Second, ESM managers may consider applying interventions to foster beneficial network positions as presented in Table 1. Given the organizational context, the way how employees position themselves in organizational social networks can be regulated through organizational interventions. Moreover, ESM managers have an additional intervention layer. The ESM networks’ underlying ESM are technical artifacts that can be modified to influence the network positions emerging in the networks (Kane et al. 2014). For instance, managers could define an upper limit of ESM groups and employees that a focal employee can join and follow, respectively. Doing so could nudge employees to join groups and follow employees more selectively, thus reducing overload effects. As another example, managers could implement gamification artifacts (Kügler et al. 2015a) targeted to foster weak relation ties between employees positioned in different cohesive clusters. This could position employees in bridging structures that increase their access to non-redundant knowledge via corresponding flow ties. Conveniently, guidelines (Behrendt et al. 2014) and tools (Riemer et al. 2018) exist that aid ESM managers in conducting and evaluating such interventions.
Third, we propose that employees using the ESM should act as rational agents (Borgatti and Foster 2003) who strategically shape their positions in the underlying ESM network to yield desired benefits. What constitutes a “desired” network position for an employee can be rather context-sensitive and may depend on factors such as business function and hierarchical level. However, because the accruable benefits cannot be derived from a single network position, we recommend employees using ESM to become variety seekers (Erickson 2003), such that their position merges various of the positions displayed in Table 1. For instance, employees may interact frequently in few selected closed ESM groups to position themselves in bonding structures (Riemer et al. 2015) but also infrequently interact in various further closed ESM groups such that the employees are also positioned in bridging structures. As another example, employees could strengthen already established ties with other employees but also create new weak ties to formerly unknown employees (which may strengthen over time). Overall, seeking variety should aid employees in maximizing their range of beneficial consequences that result from their network positions.

5.3 Limitations

Our literature review has only captured the body of relevant literature for a specific period. This limitation is intensified by the fact that research on ESM and ESM networks is relatively young, leading to a constant flux that will probably yield various novel findings in the coming years (Wehner et al. 2017). Moreover, other researchers could have selected other inclusion criteria or considered papers as relevant where we did not (Dittes and Smolnik 2017). Moreover, we defined the literature sources, research database, and database query beforehand. Hence, our literature review has a representative but not an exhaustive character (Cooper 1988). This can limit the significance and generalizability of our findings. However, this limitation is partly mitigated by our forward and backward search. In general, we call for future studies to extend our literature review with additional literature sources from other areas (e.g., management and sociology). Another limitation was that a few authors contributed to several of the papers we reviewed. Hence, many of our literature findings can be attributed to the same few authors. This could have influenced our findings in certain directions (Wehner et al. 2017), for instance, by impeding the identification of conflicting findings. Lastly, it should be noted that the research agenda probably does not reveal all gaps in this research area. Future studies could extend the current research agenda by intriguing new research endeavors.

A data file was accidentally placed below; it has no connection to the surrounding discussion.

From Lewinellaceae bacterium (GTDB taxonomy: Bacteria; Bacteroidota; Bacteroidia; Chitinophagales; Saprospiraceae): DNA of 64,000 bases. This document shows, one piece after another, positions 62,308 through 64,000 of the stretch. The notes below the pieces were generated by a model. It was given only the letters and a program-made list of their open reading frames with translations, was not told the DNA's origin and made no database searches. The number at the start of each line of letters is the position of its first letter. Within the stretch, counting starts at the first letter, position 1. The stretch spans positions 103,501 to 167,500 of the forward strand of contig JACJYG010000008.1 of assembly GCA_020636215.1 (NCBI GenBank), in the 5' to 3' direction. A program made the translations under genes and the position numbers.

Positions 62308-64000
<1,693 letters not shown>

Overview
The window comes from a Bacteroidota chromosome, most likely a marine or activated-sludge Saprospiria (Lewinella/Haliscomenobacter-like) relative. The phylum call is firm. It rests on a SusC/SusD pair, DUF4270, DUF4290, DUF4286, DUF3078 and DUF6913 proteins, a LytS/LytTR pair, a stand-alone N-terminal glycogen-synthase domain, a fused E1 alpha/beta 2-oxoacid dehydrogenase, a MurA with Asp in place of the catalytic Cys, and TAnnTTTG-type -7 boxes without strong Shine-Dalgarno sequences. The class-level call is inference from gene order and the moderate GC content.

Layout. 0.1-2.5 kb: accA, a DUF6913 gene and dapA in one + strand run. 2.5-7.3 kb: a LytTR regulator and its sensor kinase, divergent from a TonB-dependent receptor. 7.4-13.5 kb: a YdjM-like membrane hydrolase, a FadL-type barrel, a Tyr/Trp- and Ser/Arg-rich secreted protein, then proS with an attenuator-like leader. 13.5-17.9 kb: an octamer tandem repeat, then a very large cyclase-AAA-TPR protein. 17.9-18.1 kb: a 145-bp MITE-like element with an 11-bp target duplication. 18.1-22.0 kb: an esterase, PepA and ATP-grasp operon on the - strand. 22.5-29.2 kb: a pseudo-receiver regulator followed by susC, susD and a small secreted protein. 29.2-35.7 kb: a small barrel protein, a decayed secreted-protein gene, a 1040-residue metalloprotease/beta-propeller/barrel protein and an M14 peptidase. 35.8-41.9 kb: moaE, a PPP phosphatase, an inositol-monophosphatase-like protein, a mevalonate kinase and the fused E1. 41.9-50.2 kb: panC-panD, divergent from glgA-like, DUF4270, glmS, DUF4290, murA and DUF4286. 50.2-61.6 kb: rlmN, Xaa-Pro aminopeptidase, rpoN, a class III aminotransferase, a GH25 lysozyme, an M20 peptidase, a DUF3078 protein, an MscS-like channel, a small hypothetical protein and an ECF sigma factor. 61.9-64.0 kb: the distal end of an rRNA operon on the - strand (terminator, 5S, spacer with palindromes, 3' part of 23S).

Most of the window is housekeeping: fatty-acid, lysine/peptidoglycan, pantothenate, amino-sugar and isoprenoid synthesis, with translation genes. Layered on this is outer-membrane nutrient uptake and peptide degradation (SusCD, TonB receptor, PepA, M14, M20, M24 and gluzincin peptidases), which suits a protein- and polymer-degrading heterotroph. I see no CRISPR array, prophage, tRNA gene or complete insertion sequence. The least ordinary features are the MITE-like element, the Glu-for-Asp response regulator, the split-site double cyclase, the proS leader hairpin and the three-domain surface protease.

6 Conclusion

The goal of this paper was twofold. The first goal was to review literature on the consequences of ESM networks for employees depending on their network positions, addressing RQ1. The second goal was to establish a research agenda to further advance this topic, addressing RQ2. To achieve these goals, we adopted the methodology from vom Brocke et al. (2009, 2015). The resulting literature review synthesized the 62 literature findings derived from 58 papers with the help of a concept matrix (Webster and Watson 2002). This matrix summarized five network positions that influence 16 consequences. We then juxtaposed the identified research gaps in our literature review with trends in relevant research streams to infer an agenda containing four propositions for further research. Thereupon, this paper’s implications for theory and practice were discussed. In general, our paper emphasizes that the consequences that employees experience from ESM are not uniform but largely depend on the employees’ specific positions in the underlying ESM networks, which ESM managers but also employees using the ESM can influence.